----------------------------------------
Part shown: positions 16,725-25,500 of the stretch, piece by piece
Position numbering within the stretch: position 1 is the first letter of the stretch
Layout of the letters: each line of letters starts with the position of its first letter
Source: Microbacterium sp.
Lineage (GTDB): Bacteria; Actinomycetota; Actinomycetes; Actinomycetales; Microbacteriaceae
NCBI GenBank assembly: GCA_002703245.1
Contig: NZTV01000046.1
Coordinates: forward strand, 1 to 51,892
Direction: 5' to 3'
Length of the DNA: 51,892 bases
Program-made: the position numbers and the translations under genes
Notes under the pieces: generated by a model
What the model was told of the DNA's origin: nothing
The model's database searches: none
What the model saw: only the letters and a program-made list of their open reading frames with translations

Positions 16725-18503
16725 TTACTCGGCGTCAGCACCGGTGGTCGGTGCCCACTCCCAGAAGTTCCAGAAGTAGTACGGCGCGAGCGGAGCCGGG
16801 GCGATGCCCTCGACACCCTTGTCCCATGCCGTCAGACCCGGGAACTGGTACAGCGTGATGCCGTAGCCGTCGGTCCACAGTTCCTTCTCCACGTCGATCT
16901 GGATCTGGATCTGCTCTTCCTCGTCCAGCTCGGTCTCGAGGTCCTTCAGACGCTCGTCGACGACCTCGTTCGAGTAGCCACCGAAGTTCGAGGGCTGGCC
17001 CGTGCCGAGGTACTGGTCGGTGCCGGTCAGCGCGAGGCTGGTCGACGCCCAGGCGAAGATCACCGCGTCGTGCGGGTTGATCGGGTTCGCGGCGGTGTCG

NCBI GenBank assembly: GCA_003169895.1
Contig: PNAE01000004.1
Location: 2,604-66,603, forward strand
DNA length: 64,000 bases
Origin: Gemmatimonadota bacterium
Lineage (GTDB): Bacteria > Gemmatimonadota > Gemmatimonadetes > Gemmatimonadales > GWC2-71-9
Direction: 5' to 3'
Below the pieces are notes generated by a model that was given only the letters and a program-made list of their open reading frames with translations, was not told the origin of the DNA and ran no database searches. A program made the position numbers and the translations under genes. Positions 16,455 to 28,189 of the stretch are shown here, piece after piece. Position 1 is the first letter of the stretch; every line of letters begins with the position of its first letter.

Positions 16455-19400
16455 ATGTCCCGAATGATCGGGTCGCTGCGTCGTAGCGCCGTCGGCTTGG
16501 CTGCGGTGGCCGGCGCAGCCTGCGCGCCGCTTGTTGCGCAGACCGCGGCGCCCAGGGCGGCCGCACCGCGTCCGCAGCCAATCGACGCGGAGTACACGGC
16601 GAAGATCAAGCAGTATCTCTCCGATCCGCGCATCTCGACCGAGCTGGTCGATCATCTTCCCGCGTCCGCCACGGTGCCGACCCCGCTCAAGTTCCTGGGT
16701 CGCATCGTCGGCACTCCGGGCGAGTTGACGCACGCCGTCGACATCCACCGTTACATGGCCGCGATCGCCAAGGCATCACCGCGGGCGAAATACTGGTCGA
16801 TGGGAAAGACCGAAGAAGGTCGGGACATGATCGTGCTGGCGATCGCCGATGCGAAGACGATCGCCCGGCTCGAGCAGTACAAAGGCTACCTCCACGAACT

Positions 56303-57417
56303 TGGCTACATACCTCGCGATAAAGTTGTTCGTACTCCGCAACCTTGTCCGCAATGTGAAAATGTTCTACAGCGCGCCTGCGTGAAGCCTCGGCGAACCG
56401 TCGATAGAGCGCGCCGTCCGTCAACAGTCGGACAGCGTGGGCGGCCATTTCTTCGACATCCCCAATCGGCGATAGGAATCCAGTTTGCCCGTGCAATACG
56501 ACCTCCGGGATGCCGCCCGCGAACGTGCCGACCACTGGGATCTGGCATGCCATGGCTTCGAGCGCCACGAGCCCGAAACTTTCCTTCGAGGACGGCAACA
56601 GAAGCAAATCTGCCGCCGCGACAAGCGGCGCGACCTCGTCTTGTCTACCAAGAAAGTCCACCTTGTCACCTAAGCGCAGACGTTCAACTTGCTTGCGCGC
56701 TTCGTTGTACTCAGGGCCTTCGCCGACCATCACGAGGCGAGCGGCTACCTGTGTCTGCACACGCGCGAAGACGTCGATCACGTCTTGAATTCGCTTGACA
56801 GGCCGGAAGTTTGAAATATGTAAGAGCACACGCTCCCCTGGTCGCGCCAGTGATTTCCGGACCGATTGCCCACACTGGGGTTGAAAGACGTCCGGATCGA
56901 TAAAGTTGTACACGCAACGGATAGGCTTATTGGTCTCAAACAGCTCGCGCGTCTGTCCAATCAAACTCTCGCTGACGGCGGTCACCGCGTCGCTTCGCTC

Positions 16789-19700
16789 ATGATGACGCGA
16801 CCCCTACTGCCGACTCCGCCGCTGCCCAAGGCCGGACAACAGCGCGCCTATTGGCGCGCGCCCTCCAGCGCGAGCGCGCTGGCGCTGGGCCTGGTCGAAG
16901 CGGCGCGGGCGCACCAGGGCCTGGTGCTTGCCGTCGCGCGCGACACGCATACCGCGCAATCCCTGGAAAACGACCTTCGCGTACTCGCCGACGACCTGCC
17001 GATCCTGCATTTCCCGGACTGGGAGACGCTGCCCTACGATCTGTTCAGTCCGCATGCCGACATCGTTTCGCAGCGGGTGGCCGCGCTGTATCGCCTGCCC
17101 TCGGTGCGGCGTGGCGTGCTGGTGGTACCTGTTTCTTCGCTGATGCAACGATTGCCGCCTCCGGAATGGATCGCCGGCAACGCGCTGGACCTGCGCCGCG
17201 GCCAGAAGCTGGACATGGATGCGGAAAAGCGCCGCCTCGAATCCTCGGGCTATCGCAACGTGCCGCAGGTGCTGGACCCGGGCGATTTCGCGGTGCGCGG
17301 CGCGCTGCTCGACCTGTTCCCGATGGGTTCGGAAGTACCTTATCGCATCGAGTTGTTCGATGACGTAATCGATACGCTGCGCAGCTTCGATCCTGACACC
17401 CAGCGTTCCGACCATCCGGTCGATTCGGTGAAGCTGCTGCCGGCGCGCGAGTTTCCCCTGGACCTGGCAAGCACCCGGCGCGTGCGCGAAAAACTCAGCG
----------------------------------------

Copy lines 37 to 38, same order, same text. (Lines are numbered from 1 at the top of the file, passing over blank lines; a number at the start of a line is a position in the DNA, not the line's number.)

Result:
56401 TCGATAGAGCGCGCCGTCCGTCAACAGTCGGACAGCGTGGGCGGCCATTTCTTCGACATCCCCAATCGGCGATAGGAATCCAGTTTGCCCGTGCAATACG
56501 ACCTCCGGGATGCCGCCCGCGAACGTGCCGACCACTGGGATCTGGCATGCCATGGCTTCGAGCGCCACGAGCCCGAAACTTTCCTTCGAGGACGGCAACA